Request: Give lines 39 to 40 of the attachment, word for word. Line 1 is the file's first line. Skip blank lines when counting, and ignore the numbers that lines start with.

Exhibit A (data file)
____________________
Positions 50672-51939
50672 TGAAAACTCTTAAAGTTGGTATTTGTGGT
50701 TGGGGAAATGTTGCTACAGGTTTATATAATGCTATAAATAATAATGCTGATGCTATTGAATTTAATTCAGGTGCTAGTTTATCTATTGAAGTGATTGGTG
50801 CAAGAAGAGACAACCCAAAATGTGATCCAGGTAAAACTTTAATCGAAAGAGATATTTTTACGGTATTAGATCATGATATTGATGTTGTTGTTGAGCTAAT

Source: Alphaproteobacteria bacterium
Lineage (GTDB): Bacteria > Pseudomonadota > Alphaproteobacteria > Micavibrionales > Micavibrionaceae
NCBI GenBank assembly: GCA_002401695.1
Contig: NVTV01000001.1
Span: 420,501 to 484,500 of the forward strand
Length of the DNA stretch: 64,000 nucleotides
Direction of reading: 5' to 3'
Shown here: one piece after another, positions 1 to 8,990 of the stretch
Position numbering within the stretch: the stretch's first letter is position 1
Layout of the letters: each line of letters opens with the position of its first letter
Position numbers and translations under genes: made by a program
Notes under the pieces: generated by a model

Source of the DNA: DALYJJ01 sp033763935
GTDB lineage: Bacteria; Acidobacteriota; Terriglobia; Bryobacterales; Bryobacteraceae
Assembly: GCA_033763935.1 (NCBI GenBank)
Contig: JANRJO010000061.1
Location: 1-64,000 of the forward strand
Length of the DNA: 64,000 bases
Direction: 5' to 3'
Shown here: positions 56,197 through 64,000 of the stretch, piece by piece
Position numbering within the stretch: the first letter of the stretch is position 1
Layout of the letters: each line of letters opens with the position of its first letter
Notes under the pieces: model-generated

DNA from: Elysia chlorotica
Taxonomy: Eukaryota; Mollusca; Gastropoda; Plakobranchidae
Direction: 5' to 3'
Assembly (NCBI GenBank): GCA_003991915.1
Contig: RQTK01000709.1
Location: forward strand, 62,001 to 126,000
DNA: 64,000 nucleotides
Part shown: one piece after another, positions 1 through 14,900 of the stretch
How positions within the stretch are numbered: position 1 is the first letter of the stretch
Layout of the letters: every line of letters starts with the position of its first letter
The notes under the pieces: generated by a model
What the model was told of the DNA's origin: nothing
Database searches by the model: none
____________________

What the model was told of the DNA's origin: nothing
Database searches by the model: none